CPD to pull 100 officers from headquarters, reassign them to patrol districts

Other officers still permanently assigned to headquarters will be deployed to the districts on rotating two-week schedules “to bolster our police presence throughout the summer months,” according to the department. CPD personnel who work in positions related to the consent decree will not be moved.

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A Chicago police badge hangs in front of the City of Chicago Public Safety Headquarters

Chicago Police headquarters in Bronzeville.

File photo

Chicago Police Supt. David Brown is pulling 100 officers out of the department’s headquarters and reassigning them to patrol districts across the city next month.

Starting June 7, the 100 officers will be permanently moved to the CPD’s 22 patrol districts that cover the city, according to a department statement. However, it was not immediately known how the department would allocate those officers.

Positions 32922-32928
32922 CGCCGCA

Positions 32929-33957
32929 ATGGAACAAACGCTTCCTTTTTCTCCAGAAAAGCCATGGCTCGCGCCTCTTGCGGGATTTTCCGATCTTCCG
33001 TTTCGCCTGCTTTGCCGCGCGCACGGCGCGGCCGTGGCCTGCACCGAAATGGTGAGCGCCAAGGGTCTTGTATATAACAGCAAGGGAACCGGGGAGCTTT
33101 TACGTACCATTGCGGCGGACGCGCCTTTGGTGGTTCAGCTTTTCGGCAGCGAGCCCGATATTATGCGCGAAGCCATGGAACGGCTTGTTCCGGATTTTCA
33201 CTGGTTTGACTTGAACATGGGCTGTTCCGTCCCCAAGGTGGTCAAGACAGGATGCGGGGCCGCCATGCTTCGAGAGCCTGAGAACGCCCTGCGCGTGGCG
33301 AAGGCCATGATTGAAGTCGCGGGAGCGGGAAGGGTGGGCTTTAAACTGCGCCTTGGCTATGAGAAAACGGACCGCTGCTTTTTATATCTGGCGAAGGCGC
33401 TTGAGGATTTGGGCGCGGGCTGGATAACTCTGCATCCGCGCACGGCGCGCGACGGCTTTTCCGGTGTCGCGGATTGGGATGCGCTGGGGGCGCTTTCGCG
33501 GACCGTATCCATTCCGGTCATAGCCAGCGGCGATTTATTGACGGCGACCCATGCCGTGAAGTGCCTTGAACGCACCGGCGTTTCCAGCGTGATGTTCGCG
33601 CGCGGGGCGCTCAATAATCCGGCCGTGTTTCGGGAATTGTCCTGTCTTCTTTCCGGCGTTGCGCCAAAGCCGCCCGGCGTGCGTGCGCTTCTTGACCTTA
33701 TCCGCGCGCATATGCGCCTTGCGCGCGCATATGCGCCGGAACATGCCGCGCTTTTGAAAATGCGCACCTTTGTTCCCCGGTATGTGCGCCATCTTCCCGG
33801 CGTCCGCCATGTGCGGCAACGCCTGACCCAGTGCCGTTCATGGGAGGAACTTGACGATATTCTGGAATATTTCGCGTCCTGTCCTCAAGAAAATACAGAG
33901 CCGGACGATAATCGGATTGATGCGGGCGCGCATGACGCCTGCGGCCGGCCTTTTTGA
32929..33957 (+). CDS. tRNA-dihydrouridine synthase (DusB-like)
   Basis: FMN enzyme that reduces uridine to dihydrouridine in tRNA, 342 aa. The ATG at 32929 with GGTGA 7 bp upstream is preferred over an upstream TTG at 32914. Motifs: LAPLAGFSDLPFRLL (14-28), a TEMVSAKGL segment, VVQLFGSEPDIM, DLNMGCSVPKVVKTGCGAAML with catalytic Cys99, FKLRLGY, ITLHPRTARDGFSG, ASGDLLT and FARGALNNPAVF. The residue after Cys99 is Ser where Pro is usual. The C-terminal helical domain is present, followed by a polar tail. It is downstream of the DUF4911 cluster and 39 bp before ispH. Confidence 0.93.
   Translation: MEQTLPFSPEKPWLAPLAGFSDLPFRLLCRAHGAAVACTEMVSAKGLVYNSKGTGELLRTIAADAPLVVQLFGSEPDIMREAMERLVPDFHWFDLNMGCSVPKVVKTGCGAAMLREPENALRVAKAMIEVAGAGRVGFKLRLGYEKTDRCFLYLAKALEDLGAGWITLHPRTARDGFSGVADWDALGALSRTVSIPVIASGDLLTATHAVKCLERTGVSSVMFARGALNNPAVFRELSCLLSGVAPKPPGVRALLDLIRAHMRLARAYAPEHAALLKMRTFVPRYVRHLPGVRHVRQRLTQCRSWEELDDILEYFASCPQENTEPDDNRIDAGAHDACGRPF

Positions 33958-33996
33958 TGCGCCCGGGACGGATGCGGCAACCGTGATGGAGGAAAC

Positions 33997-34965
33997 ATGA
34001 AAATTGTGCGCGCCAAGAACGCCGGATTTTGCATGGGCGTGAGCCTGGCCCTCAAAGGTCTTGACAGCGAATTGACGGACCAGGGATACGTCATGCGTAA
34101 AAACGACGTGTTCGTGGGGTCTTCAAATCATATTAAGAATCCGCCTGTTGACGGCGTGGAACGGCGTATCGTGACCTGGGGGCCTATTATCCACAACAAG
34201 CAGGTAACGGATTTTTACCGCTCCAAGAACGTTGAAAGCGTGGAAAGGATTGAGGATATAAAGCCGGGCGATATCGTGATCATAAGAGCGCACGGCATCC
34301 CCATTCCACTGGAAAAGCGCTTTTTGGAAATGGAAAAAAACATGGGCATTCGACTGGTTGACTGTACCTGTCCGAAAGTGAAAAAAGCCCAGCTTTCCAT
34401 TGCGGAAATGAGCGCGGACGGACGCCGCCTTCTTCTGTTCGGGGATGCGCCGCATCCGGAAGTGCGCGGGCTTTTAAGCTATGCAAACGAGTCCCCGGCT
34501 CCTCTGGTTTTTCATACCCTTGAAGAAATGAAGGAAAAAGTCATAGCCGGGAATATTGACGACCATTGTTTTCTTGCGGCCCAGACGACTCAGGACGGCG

Other officers still permanently assigned to headquarters will be deployed to the districts on rotating two-week schedules “to bolster our police presence throughout the summer months,” according to the department. CPD personnel who work in positions related to the consent decree will not be moved.

“By reallocating more officers back to the streets, we are addressing the concerns and needs of residents head-on,” CPD Supt. David Brown said in a statement. “This will give us more officers to improve our neighborhood policing efforts and provide a greater opportunity to strengthen the relationships with the residents we serve.”

The reassignment comes about five months after the department announced the start of its biggest reorganization in decades.

More than 80 unmarked police vehicles will be converted to marked vehicles to support the influx of patrol officers, the department said.

The CPD will also reconfigure its newly formed Bureau of Counterterrorism, which will now include the Criminal Networks Group, which had previously operated under the Bureau of Detectives.

The Criminal Networks Group includes the Gang Investigations and Narcotics divisions, as well as officers who are detailed to task forces that work in concert with the FBI, DEA and ATF.

Last week, the deputy chief who oversaw the Criminal Networks Group and the commander of the Narcotics Division were demoted. Narcotics had recently come under scrutiny from Mayor Lori Lightfoot for its heavy spending on overtime.

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